Four essential elements to consider when purchasing a franchise resale
Buying a business requires a lot of research. You should never take such a big step without first knowing and understanding all there is to know about the business you’re investing in. If your interest is piqued by a franchise resale, you will need to expand your research to include the franchise itself, as well as the business.
Due diligence is an important stage of buying a franchise and a good franchisor should support you as you explore the opportunity. Here’s what you should be looking at:
1. The franchise
If you’re interested in a franchise resale, you’ll not only need to consider how the business is performing but also how established and well known the franchise is.
You can learn about the success of the franchise by looking at how well - or not - the best and worst franchises performed. The reputation of the franchise is important, so look at how it’s perceived by others in the industry, as well as potential customers.
It’s important to consider whether your values and ethos will match with the brand too. The business you want to buy might be fantastic, but if you become a franchisee and then discover you cannot get along with the franchisor, it may not end up being the journey you were expecting, which will have an impact on your business.
2. Why the business is for sale
No matter whether you’re buying a business or a franchise, one thing you must take into account is why it’s up for sale.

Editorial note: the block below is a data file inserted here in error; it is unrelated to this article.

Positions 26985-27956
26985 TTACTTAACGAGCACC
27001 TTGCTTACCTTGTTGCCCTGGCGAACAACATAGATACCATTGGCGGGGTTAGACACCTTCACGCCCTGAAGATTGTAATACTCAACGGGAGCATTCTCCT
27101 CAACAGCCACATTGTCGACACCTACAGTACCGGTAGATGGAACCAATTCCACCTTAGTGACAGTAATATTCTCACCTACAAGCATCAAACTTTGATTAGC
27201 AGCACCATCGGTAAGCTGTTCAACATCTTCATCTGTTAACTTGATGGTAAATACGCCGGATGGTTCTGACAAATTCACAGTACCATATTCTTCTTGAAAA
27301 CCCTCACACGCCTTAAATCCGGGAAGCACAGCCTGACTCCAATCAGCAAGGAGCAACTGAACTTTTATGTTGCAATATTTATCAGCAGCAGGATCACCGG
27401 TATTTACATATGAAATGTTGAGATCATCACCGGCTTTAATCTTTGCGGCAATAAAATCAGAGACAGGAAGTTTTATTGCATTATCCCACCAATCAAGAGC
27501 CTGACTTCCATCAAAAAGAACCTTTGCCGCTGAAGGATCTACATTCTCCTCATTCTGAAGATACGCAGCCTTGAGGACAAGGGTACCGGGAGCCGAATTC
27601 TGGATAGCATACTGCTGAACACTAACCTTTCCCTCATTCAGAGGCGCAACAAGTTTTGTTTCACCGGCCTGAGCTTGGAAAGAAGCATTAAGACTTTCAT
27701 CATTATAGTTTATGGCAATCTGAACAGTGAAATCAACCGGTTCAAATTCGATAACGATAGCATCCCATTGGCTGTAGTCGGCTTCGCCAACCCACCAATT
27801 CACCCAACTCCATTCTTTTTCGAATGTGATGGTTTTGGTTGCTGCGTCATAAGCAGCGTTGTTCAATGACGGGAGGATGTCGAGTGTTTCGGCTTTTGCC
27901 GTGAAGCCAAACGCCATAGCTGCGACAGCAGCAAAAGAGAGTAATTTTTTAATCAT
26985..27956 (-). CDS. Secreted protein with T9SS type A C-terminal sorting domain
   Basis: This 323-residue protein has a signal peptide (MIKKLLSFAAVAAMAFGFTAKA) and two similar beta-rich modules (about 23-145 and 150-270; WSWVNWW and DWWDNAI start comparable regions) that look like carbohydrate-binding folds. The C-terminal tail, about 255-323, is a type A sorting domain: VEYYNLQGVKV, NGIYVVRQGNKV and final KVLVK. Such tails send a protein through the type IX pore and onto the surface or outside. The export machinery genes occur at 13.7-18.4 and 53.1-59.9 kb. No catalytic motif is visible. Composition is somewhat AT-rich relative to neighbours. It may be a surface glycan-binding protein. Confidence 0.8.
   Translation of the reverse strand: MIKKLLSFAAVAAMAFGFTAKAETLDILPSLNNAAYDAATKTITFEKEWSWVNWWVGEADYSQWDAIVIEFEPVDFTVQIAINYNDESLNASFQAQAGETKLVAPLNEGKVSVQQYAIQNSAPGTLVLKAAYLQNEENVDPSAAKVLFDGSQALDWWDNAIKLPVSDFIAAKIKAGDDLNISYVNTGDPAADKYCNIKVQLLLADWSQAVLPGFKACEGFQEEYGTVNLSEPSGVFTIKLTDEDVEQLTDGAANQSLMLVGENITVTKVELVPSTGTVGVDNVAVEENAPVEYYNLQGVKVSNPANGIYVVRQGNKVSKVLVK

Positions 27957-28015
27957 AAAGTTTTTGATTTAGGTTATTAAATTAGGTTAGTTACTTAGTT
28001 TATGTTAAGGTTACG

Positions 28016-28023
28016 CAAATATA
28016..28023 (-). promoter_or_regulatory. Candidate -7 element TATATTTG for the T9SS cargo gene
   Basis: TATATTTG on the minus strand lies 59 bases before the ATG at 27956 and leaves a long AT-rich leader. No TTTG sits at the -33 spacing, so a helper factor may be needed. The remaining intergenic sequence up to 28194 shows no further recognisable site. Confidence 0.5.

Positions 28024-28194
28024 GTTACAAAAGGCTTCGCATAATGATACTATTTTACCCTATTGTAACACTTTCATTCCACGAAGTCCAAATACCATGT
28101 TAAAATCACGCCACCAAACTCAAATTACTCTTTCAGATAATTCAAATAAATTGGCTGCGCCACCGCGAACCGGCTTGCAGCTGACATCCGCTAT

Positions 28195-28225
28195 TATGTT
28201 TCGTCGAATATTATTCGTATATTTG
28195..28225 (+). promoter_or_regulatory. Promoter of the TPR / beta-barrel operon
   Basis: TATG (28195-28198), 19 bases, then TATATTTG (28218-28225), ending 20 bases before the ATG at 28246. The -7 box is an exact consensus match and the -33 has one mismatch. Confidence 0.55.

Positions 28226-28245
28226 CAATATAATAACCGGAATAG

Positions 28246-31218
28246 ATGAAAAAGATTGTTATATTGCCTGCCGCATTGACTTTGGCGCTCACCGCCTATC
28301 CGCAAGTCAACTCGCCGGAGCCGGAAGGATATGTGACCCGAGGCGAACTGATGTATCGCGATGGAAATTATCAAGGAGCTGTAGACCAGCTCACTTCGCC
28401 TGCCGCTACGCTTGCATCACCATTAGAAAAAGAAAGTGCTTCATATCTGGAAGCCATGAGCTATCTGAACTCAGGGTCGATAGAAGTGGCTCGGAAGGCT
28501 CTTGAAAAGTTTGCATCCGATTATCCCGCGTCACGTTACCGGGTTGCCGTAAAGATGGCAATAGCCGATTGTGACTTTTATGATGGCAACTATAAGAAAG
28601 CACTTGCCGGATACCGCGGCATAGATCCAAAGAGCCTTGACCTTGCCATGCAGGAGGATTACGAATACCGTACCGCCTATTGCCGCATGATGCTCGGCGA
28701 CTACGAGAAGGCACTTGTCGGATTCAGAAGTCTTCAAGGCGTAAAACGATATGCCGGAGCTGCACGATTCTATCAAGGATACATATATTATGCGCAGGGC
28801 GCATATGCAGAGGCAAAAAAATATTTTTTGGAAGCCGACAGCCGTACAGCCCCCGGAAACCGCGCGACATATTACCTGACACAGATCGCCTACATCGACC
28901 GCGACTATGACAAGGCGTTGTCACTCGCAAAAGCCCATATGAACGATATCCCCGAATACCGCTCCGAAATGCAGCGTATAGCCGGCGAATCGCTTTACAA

Most business owners who are selling will be up front about this. More often than not, the reason for sale is retirement or a change in personal circumstances, such as illness or relocation. If there is no reason given for the sale, do more research and ensure that it is or has the ability to be a viable business opportunity.
3. Initial and ongoing support
One of the benefits of becoming a franchisee is the support you’ll receive from the franchisor. You should take into consideration the level of support you want and compare it to the level of support the franchise offers. If they’re poles apart, you might want to consider a different business within the franchise sector.
4. Size and make-up of the territory
The rules regarding territory vary depending on the type of franchise you’re buying.
You should understand what’s included in the territory and where it ends. Consider the potential customer base, footfall, demographics, visibility, competition and customers’ accessibility to the services you’ll be offering in the area. Having this knowledge will help you understand the potential for business growth.
Ask the franchisor whether the franchise offers exclusive territory rights, in order to prevent other franchisees within the same network from trading within the same area as you. Sometimes the business can actually work better without a defined territory. So don’t just assume no defined territory means you’ll be working against your neighbouring franchisee.
When all your research is complete, I’m sure you’ll find what you’re looking for. The franchise sector in the UK has something for everyone, so happy hunting.
Julie Taylor is CEO of Franchise Resales